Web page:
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that day, when the body of mankind shall be
ther, as a shepherd divideih bis freep from the goats,
and he hall fet the sheep on bis right band, but the i goats on the left. Then fall the King say to them on,
his right hand, cone ye blessed of my Fatber, inherits the king dom prepared for you, &c.' Verse 41, Tbert shall be fay to then on the left bands depart from me, je curfede into everlafting fire, prepared for the devil and his angels. Verse 46. These Tall go away into everlasting punishment, but the righteous into life eter i nalo 2 Cor. v. IÒ. We must all appear before the judgment-Seat of Cbrist, that every one may receive the things done in his body, according to that be batb doné, whether it be good or bad. Rev. xx. 12, 13. I saw the dead, small and great, stand before, God, and the books were opened, and another. book was opened, which is the book of life ; and the dead were judged out of those things which were written in the books, according to their works ; and the sea gave up the dead which were in it; and death and bell gave up: the dead which were in them, and they were judged. every man according to their works. Here we see that the result or issue of the aforesaid general judgment is the acquitting or condemning of the perfons brought to trial, according as their workshave made them the suitable objects of God's favour or displeasure, and consequently that the justification of a christian will then, and not till then, take place. · Thefe four I take to be the principal ingre. dients in a christian's justification. First, That it is wholly of grace, and not of debt. Secondly, That the pre-requisites to, and which make christians the suitable objects of this favour are, fepentance, faith in, and faithfulness to our Lord. Jesus Christ. · Thirdly, The motive or argument with God, for bestowing this act of grace upon. all true believers, is the obedience of his Son, our Lord Jesus Christ, who as he becáme obe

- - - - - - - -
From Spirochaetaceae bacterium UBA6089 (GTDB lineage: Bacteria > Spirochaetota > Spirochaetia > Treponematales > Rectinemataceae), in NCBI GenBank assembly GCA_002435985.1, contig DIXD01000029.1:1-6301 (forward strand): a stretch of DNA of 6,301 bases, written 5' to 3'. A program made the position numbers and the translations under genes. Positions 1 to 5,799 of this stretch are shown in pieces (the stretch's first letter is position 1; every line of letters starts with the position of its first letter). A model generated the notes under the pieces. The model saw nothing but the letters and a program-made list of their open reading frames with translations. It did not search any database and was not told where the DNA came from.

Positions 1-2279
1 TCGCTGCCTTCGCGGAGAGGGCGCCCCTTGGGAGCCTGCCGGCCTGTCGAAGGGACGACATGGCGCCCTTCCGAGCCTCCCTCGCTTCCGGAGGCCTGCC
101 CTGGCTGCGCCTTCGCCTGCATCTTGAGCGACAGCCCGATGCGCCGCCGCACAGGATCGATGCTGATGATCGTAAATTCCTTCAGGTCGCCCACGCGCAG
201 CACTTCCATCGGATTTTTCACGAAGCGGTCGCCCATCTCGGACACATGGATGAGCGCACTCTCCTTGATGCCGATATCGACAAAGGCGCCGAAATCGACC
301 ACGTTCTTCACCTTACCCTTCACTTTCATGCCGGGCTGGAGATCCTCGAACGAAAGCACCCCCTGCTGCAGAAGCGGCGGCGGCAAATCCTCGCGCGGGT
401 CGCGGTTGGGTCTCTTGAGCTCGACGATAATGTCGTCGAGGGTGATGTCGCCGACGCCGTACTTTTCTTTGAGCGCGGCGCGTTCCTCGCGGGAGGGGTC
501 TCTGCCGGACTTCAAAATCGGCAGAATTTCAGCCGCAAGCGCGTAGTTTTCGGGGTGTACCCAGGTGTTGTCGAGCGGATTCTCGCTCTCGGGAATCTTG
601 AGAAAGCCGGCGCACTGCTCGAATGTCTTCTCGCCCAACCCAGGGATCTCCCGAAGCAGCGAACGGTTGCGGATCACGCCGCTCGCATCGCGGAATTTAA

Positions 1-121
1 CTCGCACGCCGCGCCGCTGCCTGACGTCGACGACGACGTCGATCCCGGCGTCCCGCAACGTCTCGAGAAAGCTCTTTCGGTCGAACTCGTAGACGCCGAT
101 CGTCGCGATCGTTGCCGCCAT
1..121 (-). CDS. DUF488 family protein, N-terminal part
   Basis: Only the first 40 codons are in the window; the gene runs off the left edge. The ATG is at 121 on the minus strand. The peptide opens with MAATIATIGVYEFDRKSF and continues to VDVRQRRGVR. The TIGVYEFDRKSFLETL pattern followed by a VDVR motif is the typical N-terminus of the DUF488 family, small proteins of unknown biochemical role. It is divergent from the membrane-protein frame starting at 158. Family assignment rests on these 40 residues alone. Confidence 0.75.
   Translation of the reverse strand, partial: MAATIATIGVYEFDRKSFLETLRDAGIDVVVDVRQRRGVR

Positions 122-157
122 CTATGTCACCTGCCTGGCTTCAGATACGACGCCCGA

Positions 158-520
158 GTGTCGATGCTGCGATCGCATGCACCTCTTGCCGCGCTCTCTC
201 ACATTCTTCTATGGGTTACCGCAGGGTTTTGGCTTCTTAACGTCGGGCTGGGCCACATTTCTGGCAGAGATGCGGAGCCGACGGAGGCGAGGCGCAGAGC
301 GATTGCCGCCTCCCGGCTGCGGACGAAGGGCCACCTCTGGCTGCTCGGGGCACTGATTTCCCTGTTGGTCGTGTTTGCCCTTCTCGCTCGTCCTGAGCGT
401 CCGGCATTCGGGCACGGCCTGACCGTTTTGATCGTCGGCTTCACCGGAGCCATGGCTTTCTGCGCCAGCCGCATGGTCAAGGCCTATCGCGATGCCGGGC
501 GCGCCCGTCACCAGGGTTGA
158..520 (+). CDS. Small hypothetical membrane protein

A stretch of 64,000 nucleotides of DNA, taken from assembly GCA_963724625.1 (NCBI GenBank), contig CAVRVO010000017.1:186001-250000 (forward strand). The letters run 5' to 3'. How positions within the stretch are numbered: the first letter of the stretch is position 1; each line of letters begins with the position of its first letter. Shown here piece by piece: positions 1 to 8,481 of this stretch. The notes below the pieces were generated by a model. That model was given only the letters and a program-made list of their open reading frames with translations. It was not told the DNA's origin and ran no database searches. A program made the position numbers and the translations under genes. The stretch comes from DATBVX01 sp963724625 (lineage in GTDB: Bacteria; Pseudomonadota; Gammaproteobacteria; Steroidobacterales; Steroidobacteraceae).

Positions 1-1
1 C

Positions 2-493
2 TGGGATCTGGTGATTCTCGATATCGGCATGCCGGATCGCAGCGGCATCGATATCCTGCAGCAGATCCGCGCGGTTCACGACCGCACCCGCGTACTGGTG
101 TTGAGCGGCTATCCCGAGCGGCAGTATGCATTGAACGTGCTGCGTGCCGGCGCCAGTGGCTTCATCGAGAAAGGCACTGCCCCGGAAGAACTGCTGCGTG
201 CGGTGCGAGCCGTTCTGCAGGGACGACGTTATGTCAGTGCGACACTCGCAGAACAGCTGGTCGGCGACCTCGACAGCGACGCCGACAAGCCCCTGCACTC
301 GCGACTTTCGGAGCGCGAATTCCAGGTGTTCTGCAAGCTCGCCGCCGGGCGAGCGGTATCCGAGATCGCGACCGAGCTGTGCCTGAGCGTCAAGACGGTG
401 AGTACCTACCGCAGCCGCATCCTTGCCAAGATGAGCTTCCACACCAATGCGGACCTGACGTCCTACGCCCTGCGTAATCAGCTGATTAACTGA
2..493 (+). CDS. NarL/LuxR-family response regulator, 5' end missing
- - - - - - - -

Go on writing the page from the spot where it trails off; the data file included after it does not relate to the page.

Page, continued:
dient unto the death of the cross, so he hath obcained to be a prevailing intercessor for all obedient believers, and God vouchsafes to pardon and acquit them upon his account, and for his fake. Fourtbly, That this grace will be actually dispensed to all the suitable objects of it, at the great and general judgment.
The cafe being thus stated, and proved, from hence we learn, first, the needlessness of that greac debate, viz. whether christians are justified by faith alone, or both by faith and works; for if by faith is meant a believing what God hath re- ; vealed, or, in other words, a believing in the person and message of the Messiah, which is commonly called christian faith, or an afsenting to the truth of the christian revelation; and if by works is meant christian obediences or, in other words, the sincere practice of that unfeigned repentance, purity, piety, humility, justice, and charity, which is suitable to, and founded upon that belief, then it appears, from the foregoing observations, thac. we are justified neither by faith nor works; if by being justified by these, we mean, that these, or ; cither of these is the meritorious cause of that justification, because (as I have shewn) the christia: an is justified wholly of God's free grace, which excludes all merit in the person justified, when we use the word merit in its first and most proper sense, as is supposed here. But if, by being justified by these, we mean, that these, or either of these is pre-requisite to, and that which makes christians the suitable objects of this favour; then it appears, from what hath been already obferv’d, that christians are justified both by faith and by works, because both faith and works are necessary to make men the suitable objects of this gracę, the latter always pre-supposing the former, tho' it is not always a necelary confequence of it ; for tho'